Exile & Redemption in Light of Today's
The detailed story of the exile and exodus – the
enslavement and freedom – from Egypt tells the story of our
traps and our search for true freedom today.
Each of us has mitzrayim constraints in
our lives – our physical, psychological, emotional, intellectual
and spiritual inhibitions and blocks.
Real freedom can be achieved only when we transcend
our confines and limitations. Yet, the constraints themselves
are part of the freedom process: We cannot achieve freedom unless
we undergo the limitation experience. Therein lies the paradox:
To truly get out of mitzrayim you need to first be in
Thus the Talmud states: In each generation [and
each day] a person must see himself as if he left mitzrayim.
Each moment in time is filled with possibilities.
In each moment we have the power to create real change. Yet,
there are distinct moments in history when a window of opportunity
opens up – a crack that can catapult us to a new place. These
cracks are rare. And even when they open, they quickly close,
precipitated by the complacency that quickly returns. Change,
you will always find, is in direct disproportion to the reverie
When an opportunity comes your way, grab it. Because
once the moment passes and life returns ‘to normal,’ you will
The Egyptian exile was the first such crack. With
all its pain and misery, it strengthened the Israelites and
transformed them into a free people – free forever. When all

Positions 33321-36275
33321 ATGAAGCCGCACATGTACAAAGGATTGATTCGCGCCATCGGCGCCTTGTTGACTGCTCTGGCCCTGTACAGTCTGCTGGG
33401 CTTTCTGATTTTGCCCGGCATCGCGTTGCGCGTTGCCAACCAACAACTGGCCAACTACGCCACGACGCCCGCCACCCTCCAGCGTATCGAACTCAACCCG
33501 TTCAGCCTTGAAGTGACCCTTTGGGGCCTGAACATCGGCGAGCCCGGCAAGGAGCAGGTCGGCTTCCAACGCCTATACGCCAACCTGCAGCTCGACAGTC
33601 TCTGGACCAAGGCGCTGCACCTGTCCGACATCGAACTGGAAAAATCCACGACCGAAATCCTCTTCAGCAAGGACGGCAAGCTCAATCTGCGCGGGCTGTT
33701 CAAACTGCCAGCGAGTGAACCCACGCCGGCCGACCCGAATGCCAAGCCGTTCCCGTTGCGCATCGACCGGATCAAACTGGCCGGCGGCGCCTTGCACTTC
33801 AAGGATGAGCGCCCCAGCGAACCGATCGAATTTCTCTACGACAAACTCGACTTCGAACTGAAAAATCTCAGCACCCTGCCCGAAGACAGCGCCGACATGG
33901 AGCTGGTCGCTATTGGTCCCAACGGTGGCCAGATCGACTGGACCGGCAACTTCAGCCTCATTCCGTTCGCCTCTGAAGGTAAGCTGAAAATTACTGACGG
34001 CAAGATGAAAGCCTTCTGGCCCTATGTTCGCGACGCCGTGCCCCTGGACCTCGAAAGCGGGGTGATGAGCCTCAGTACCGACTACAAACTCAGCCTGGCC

else fails, it is the struggle itself that forces you to connect
to your deepest strength, to the essence of your being and to
G-d. Mitzrayim is compared to a furnace in which gold is purified,
separating the pure gold from the dross. The Jews in Egypt elevated
and purified the negativity and darkness of Mitzrayim, and they
in turn were purified by the encounter. Once you have experienced
the furnace, you can never be truly hurt by it again.
September 11th is another such crack.
Yet, when we have been spoiled long enough and are so attached
to old paradigms, even an event like September 11 will probably
not change us. It only wakes us up, and even then many of us
are desperately hoping that the nightmare will end and we can
go back to September 10. We always gravitate back to our ‘natural’
The question we must ask ourselves, even as we
drift back to old but comfortable reference points, is: “What
exactly is normal anyway?” “Is it possible – even remotely –
possible – that I may be mistaken, that my life and all that
I believed is perhaps a Matrix, a pattern that I’ve gotten used?
Am I willing to consider that a new paradigm, a new world is
Are you willing to bet that new possibilities
are impossible? And if it happens to turn out that things do
really change – am I prepared?
People are always asking: “how can I change things
in my life?” “I am stuck in old patterns; every time I try to
change things, I end up back in the same old place.” “What will
it take to chart and maintain a new course?”
Well, my friends: Change requires change. Change
cannot be affected if you do not change things. If you think
what you thought, say what you said, do what you did, what will
you have? You will have what you had…
When we read about the challenge of mitzrayim
in a time when we are squeezed between a weakened confidence
in our former structures and an uncertain future, we must see
this as a unique opportunity to wake up: perhaps this is our
time to affect real change. Time to start thinking differently,
speaking differently, acting differently.
After all: if nothing changes, nothing changes.